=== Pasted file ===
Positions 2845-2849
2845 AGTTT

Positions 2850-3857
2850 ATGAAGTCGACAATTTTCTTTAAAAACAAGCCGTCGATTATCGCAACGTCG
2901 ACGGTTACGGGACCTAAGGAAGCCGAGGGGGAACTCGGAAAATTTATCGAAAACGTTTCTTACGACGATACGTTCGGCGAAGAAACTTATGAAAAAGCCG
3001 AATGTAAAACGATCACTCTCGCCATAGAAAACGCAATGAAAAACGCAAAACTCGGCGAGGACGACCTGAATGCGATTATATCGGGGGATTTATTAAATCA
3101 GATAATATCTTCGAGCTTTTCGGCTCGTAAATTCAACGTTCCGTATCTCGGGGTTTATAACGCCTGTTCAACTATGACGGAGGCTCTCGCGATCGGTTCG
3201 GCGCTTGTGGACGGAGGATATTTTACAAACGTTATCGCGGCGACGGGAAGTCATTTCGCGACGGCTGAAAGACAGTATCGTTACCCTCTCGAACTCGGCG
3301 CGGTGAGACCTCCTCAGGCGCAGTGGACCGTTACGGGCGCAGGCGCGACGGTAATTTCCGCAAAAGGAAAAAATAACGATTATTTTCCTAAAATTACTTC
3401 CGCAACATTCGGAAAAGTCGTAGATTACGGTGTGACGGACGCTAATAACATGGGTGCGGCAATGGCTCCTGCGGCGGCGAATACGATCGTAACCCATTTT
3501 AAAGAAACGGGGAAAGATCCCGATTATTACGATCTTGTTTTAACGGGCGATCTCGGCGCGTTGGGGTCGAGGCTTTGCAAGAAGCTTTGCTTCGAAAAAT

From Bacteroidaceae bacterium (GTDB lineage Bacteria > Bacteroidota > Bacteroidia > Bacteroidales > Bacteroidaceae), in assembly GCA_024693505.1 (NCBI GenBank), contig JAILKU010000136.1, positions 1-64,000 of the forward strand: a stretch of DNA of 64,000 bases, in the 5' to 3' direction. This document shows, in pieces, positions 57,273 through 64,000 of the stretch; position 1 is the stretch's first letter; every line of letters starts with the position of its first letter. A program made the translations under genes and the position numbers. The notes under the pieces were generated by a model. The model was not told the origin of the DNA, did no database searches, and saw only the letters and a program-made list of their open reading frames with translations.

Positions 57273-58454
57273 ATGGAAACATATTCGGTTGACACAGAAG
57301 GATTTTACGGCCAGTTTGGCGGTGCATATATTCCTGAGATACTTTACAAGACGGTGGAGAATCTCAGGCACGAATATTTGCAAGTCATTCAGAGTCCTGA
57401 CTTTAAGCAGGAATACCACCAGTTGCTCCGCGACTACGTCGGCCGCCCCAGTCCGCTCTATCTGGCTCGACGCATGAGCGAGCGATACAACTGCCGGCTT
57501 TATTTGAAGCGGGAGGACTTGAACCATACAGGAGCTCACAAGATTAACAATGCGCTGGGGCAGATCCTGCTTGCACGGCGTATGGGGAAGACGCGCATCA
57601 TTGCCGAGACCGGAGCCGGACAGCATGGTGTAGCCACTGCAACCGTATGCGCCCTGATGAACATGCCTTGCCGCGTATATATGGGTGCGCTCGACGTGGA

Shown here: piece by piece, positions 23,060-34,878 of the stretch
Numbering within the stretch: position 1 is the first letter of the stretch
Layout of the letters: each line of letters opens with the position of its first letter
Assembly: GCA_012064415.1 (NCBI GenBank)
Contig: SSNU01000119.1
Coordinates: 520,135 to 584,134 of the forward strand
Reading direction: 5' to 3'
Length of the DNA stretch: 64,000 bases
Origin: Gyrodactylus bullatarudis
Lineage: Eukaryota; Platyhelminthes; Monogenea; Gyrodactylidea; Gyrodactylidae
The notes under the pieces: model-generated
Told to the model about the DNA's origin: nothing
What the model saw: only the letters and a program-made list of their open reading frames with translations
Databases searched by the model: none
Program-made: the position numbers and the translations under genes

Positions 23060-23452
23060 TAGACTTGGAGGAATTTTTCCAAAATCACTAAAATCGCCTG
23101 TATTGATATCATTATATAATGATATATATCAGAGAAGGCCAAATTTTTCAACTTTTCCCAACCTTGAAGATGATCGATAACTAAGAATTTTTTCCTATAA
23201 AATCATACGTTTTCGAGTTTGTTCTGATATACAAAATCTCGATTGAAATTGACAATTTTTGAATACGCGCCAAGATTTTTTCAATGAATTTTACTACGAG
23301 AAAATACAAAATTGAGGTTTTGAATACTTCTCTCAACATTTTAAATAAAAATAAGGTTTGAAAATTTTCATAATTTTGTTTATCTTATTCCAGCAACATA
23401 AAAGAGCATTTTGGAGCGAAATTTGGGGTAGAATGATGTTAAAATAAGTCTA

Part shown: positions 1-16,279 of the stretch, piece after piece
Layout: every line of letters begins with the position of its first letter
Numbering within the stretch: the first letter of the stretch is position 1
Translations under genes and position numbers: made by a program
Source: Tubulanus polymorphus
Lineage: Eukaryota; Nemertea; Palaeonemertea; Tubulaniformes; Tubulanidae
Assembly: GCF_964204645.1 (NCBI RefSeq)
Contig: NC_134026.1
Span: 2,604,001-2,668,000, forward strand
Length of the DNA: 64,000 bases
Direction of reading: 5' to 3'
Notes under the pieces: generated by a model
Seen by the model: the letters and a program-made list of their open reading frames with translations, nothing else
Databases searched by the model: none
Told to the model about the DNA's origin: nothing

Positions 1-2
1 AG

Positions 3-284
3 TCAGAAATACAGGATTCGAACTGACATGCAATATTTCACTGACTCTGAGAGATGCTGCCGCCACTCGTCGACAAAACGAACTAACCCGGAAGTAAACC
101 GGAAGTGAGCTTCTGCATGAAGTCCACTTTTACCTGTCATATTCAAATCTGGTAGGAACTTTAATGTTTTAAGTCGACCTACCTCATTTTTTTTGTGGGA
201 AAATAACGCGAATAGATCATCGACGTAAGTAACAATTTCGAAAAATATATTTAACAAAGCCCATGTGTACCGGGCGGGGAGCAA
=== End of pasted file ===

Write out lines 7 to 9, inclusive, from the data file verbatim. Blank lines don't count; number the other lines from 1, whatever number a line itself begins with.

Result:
3101 GATAATATCTTCGAGCTTTTCGGCTCGTAAATTCAACGTTCCGTATCTCGGGGTTTATAACGCCTGTTCAACTATGACGGAGGCTCTCGCGATCGGTTCG
3201 GCGCTTGTGGACGGAGGATATTTTACAAACGTTATCGCGGCGACGGGAAGTCATTTCGCGACGGCTGAAAGACAGTATCGTTACCCTCTCGAACTCGGCG
3301 CGGTGAGACCTCCTCAGGCGCAGTGGACCGTTACGGGCGCAGGCGCGACGGTAATTTCCGCAAAAGGAAAAAATAACGATTATTTTCCTAAAATTACTTC